What he doesn't have, is a consistent jump shot. If Tyreke Evans' jumper looks improved, then he could make up for Johnson's lack of a jumper. But Johnson shouldn't bank on that.
The Sacramento Kings will need one of either their starting shooting guard or starting small forward to be able to have an effective mid-range game.
Even though I believe Evans is the one who would benefit most from being a better shooter, Johnson would be doing the team a great favor if he assumed that he was the one who needed to improve his jumper.
Tyler Honeycutt: Everything
Tyler Honeycutt didn't have a good rookie year.
He only played 88 minutes all season; fewest on the Kings.
He also had the worst field-goal percentage on the entire team and was only better than Hassan Whiteside in free-throw percentage.
So, what is the one critical improvement Honeycutt needs to make? Everything.
I don't see him starting the season as an essential piece to the Kings being able to win games next year. So he'll have to make the most of his garbage-time minutes to show that he belongs on this team.
Thomas Robinson: Don't Try to Do Too Much Too Soon/Focus on Interior Presence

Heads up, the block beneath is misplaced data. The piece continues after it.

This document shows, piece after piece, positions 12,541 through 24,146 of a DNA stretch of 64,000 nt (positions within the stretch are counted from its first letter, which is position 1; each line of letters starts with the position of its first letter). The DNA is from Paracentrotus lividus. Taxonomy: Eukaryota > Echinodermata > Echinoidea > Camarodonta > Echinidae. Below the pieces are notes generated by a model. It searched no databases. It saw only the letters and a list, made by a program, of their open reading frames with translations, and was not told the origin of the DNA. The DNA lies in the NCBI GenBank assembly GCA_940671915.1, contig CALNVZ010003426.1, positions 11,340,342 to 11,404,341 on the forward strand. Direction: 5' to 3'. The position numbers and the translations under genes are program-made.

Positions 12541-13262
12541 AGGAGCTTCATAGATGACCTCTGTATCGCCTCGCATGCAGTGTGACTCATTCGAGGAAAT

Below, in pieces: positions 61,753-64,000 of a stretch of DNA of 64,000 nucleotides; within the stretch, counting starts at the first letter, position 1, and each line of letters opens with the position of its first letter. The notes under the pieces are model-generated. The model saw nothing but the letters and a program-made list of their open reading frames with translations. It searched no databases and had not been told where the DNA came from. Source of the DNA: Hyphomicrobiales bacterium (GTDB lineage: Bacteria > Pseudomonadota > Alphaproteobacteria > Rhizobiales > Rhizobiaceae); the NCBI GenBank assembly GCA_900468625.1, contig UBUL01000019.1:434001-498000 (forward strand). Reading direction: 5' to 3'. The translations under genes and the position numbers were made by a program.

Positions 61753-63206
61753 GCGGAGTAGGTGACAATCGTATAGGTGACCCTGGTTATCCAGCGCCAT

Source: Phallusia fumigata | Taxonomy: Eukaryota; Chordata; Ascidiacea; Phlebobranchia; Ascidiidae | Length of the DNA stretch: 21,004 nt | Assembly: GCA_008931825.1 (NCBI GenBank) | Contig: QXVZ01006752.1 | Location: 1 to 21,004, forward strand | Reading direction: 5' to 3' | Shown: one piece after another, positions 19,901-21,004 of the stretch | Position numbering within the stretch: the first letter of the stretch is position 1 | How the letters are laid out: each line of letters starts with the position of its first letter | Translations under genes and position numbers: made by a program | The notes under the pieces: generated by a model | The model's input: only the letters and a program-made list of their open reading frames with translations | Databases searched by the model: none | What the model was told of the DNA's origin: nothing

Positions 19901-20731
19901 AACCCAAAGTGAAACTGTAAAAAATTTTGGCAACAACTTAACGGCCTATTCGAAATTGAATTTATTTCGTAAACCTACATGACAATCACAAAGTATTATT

The Sacramento Kings were ecstatic to have former Kansas Jayhawk Thomas Robinson fall to the fifth pick in this year's draft.
In his final season in college, Robinson averaged 17.7 points per game, 11.9 rebounds and over 50 percent in field-goal percentage.
And then he showed up to the NBA Summer League and largely looked out of character.
Robinson was drafted for his athletic and rebounding abilities, yet in the summer he played like he was going to be the one dominating the ball offensively.
He lost his rhythm and suffered from far too many sloppy turnovers.
The Sacramento Kings were the sixth-highest scoring team in the league last year, but ranked last in points allowed per game and were one of the lowest in rebounds per game.
Robinson will have plenty of years to show that he has an offensive game in the NBA.
But during his upcoming rookie season, he needs to keep his focus on rebounding, defending his position and taking stress off of Cousins.